I’m confused with your statement “Granted, Wenatchee and Ephrata…spike in ridership”. The only way to Wenatchee, Ephrata and Leavenworth is via Stevens Pass. The Stampede line leads to Ellensburg, Yakima, and Tri-Cities on its way to Spokane.

        There’s probably a market for Cascades type service as far as Tri-Cities twice a day, but from what another poster said, there’s a lot of trackwork required west of Ellensburg. It’s still jointed rail between there and Auburn so you wouldn’t want to run Talgos over it.

        There’s not much point in turning left at Pasco. The commuter airlines have Seattle-Spokane tied up tighter than the Gordian knot. Especially with the new service in and out of Boeing Field there is no way for rail to be competitive on that trip, especially via Tri-Cites. There are no towns big enough to matter between Spokane and Pasco.

      15. When the Leavenworth station opened there has been a significant jump in ridership. Now traffic to Ephrata and Wenatchee is and has been generally light, so it has the same characteristics as you say for service to the Tri Cities, but not really beyond.

        With Spokane being a current diverging point, the logical ‘loop’ would be Spokane, just for the equipment exchanges. By the way, a Cascades service doesn’t require Talgo equipment, it could be done with heritage equipment. (The stuff you see on the snow train and turkey trains)

        A lot more people would take the trip east if the schedule was more centered around the daylight hours.

        The PRIIA study has roughly the same schedule for the NCH as is now for the Builder.

        I personally think that should be massaged a bit.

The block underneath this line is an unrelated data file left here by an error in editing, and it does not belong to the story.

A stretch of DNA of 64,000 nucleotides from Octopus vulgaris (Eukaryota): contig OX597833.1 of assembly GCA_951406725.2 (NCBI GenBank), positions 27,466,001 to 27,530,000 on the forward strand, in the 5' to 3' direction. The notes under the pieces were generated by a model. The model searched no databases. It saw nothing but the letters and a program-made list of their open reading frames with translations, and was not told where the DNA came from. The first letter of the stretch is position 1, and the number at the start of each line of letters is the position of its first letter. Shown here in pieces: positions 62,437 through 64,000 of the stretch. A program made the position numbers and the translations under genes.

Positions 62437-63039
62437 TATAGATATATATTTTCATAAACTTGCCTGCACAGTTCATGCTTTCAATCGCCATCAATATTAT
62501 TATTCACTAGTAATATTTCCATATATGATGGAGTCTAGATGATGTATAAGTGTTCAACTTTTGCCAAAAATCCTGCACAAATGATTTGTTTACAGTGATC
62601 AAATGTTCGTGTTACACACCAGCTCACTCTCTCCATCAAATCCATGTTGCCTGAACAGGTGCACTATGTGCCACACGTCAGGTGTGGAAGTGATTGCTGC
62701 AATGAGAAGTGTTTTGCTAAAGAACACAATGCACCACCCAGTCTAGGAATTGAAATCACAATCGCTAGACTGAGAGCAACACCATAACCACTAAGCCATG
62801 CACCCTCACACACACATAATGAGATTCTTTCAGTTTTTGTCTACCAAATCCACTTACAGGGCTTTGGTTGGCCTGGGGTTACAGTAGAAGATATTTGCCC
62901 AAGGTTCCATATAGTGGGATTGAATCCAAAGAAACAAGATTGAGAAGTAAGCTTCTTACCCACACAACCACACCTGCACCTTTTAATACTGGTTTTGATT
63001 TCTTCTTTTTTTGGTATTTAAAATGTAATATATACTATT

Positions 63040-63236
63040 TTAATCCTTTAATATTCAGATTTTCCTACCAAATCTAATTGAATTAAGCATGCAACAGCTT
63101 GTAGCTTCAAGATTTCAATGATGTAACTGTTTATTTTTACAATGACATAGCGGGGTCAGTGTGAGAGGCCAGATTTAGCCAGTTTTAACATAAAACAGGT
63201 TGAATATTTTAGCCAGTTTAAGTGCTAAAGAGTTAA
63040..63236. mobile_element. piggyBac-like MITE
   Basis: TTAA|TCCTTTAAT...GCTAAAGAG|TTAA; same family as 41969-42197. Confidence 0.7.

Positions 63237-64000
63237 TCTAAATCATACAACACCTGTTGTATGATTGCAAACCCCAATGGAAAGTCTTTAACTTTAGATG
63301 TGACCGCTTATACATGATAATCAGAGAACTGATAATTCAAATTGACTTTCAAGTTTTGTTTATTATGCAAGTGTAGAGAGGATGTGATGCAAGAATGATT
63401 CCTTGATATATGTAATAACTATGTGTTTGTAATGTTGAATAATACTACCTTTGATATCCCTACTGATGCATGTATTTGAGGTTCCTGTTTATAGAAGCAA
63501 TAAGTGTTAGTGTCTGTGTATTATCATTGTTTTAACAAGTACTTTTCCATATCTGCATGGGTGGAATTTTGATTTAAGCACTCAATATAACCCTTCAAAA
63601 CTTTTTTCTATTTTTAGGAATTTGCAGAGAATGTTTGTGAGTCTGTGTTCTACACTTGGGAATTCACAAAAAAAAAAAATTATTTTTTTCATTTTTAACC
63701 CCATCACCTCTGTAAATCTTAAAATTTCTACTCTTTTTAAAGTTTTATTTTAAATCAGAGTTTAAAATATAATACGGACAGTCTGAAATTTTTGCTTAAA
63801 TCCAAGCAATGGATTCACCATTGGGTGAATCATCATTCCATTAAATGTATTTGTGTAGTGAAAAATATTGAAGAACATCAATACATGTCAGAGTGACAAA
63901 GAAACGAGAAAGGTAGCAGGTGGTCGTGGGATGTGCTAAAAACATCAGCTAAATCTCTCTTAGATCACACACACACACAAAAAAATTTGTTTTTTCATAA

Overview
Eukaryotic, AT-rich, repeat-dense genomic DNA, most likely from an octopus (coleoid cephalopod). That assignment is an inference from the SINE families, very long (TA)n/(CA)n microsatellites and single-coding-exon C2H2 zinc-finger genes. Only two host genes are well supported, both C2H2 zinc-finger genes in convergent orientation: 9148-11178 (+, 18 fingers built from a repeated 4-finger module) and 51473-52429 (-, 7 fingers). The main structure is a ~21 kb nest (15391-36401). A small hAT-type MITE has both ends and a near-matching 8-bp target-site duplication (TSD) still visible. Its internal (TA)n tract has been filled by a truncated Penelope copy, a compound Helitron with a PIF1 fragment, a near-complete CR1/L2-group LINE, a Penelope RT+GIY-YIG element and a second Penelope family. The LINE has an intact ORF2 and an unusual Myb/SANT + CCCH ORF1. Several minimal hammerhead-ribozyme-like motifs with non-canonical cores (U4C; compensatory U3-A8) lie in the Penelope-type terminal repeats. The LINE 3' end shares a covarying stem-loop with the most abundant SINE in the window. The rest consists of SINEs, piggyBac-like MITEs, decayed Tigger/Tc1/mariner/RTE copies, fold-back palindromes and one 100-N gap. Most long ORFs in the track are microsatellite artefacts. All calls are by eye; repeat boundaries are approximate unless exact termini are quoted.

So, along with taking on the road lobby, now you suggest we take on the airline lobby?

        Sure!! Sounds like a deal!


    2. Last year, I went to a high speed rail convention with the Federal Rail Administration. The FRA was asking WSDOT officials what they want. After the meeting, I asked Amtrak’s chief PR representative this exact same question, throwing money at the NEC to boost speeds for the Acela. He made a very good point, in summary:

      -Much money has been put into the Acela program already
      -Additional money would only have marginal speed and service improvements since most of the cheap and easiest improvements were already complete
      -Improvements left, such as expanding ROW and replacing bridges and straightening curves would be costly as it would require land acquisition and moving the alignment.
      -Many of the things that need to be improved are very expensive to fix.
      -After a cost/benefit analysis, the time saved would be 10-15 minutes at an extremely high cost (billions).

      Aside from that, HSR lines are very expensive to build. The LA to San Fran line is going to cost $20 billion.

      1. To upgrade the Blaine to Eugene Cascades corridor to 110 MPH operation with 13 trains per day each direction between Seattle and Portland would cost only a few billion. Not to say that Amtrak and the Federal Government shouldn’t continue to invest in the NEC, but it shouldn’t be at the expense of investments elsewhere in the country.

      2. I would rather save up for some real HSR than spend a few billion upgrading to 110 right now.